Objectivism, as opposed to totalitarianism, can take essen-tially two forms: legality or morality. For historicocultural reasons, Western civilization seems to have put more emphasis on legality, while Chinese civilization was more inclined toward morality. Yet to oppose the two concepts, as some admirers of Maoism have attempted to do, betrays a complete misreading of both notions. In traditional China, « morality » (which meant essentially Confucianism) was the main bulwark against incipi-ent totalitarianism. This question was best expounded by the Chinese historian Yu Ying-shih in a masterful essay (« Anti-intellectualism in Chinese Traditional Politics, » Ming Pao Monthly, February and March 1976) which could be schematically summarized as follows: Confucianism described the world in terms of a dualism; on the one hand there is the concrete, changing realm of actual politics, on the other hand there is the realm of abstract, permanent principles. The duty of the scholar–politician is to serve the ruler insofar as the ruler’s behavior and policies harmonize with the unchanging moral principles, which provide a stable reference by which to judge them. In case of a clash between the two realms, the Confucian scholar must, in the strong and unambiguous words of Xun Zi, « follow the principles and disobey the Prince. »

For this reason Maoist legality and Maoist morality are equally inconceivable; both are self-contradictions (the same applies to Stalinist or Nazi legality or morality; the terms are mutually exclusive). Mao himself readily and cynically acknowledged this situation; for his subordinates, however (as for Stalin’s), in practice this created an increasingly dangerous and frightening predicament to the point where a number of old and prestigious Communist leaders could be bullied, persecuted and even tortured to death during the « Cultural Revolution. » Those who survived the turmoil, having come so close to being devoured by the very beast they themselves had raised, suddenly discovered the urgent need to establish some sort of legality. Their appeals, which filled the pages of the People’s Daily two years after Mao’s death, were pathetic, because they ran against the nature of the regime. Establishment of legality would mean the end of the system; with legal boundaries, Party authority would cease to be infallible and absolute, and a genuine rule of law would mark the end of its ideological rule. From a Communist point of view, such a situation would obviously be inconceivable.

It is in this context of quintessential – indeed, institutional — illegality that the human-rights question must be considered. In other words, for such a system, the very concept of human rights is necessarily meaningless. Thus, in this respect, the historical record of the regime could be characterized as a continuous and ruthless war waged by the Communist government against the Chinese people. Let us briefly enumerate here a few episodes selected at random, merely as illustrations.

– Liquidation of counterrevolutionaries, land reform, « Three Antis » and « Five Antis » campaigns (1949-52). Five million executions (conservative estimate, advanced by one of the most cautious and respected specialists of contemporary Chinese his-tory, Jacques Guillermaz, in Le Parti Communiste chinois au pouvoir [Paris: Payot, 1972], 33, n. 1).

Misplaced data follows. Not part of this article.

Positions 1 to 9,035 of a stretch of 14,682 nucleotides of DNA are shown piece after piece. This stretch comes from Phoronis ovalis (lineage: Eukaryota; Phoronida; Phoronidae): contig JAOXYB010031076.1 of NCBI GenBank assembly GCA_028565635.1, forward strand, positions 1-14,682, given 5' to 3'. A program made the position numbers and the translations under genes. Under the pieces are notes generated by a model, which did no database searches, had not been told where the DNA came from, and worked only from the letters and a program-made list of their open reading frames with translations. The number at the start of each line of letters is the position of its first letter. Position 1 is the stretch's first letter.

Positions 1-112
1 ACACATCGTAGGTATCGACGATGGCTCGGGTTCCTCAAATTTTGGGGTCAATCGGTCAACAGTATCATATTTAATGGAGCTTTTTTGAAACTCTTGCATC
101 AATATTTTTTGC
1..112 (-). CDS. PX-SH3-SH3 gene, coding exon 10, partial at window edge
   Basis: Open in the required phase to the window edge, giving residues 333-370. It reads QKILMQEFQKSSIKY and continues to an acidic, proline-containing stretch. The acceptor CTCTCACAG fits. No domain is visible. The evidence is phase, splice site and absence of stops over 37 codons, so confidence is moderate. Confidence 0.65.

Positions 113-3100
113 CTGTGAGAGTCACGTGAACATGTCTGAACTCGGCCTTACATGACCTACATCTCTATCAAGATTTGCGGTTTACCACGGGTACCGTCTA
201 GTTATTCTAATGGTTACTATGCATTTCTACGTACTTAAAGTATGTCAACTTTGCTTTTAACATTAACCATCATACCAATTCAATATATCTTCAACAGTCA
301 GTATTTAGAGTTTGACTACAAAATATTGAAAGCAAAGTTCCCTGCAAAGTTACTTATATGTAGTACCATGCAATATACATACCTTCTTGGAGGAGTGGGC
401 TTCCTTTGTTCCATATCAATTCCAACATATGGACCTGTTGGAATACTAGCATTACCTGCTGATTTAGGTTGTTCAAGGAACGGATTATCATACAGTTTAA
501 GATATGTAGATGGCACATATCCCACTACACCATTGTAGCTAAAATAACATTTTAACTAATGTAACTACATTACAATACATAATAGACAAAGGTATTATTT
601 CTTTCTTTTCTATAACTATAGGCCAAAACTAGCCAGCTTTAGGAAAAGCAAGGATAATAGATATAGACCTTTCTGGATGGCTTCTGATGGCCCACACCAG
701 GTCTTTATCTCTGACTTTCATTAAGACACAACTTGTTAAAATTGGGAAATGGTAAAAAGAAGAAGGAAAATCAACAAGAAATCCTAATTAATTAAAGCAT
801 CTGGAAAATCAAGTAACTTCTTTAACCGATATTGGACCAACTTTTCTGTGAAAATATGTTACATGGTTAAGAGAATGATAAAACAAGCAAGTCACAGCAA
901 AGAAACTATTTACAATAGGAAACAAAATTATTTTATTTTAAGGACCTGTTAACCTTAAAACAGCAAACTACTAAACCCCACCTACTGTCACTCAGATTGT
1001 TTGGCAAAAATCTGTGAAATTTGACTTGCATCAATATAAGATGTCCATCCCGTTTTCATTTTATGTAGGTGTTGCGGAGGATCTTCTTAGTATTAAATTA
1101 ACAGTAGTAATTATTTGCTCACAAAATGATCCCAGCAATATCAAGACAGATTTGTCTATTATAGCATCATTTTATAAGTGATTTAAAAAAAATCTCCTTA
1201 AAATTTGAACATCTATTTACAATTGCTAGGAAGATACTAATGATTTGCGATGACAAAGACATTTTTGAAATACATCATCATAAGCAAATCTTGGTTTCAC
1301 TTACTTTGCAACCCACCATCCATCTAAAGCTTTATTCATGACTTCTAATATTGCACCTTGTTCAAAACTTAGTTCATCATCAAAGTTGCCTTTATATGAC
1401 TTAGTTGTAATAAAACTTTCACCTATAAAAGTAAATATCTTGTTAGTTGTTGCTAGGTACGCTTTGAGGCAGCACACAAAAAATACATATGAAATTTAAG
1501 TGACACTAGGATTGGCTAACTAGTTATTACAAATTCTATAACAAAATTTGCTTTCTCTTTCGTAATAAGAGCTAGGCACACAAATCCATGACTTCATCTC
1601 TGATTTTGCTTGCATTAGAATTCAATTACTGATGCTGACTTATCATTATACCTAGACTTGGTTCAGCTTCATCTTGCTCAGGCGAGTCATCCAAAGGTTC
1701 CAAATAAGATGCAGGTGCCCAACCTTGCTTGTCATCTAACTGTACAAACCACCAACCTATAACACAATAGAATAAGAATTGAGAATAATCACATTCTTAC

– « Anti-rightist campaign » (1957). According to the figures issued by the Minister for Public Security, during the period from June to October alone, « 100,000 counterrevolutionaries and bad elements were unmasked and dealt with »; 1,700,000 subjected to police investigation; several million sent to the countryside for « reeducation. »

– « Cultural Revolution » (1966-69). No total figures are available as yet. By Peking’s own admission, the losses were heavy. In the last interview he granted to Edgar Snow, Mao Zedong said that foreign journalists, even in their most sensational reporting, had grossly underestimated the actual amount of violence and bloodshed. A full and methodical count still remains to be established from the various figures that are already available at the local level (90,000 victims in Sichuan province alone, 40,000 in Guangdong). The trial of the « Gang of Four » was an opportunity for further official disclosures on the enormous scope of these atrocities.

– The anti-Lin Biao and anti-Confucius campaigns (1973-75), and then the campaign for the denunciation of the « Gang of Four » (1976-78), were both accompanied by waves of arrests and executions. Finally, in 1979, the Democracy Walls were outlawed and the Democracy movement was suppressed. Arbitrary arrests and heavy sentences based on trumped-up charges eliminated vast numbers of courageous and idealistic young people and finally destroyed all hopes for genuine political reform within the Chinese Communist system.

Political and intellectual dissent in Communist China has produced an endless list of martyrs. The first victims fell well before the establishment of the People’s Republic, as early as the Yan’an period. Later on, the repressions that successively followed the « Hundred Flowers » and the « Cultural Revolution » decimated the intellectual and political elite of the entire country.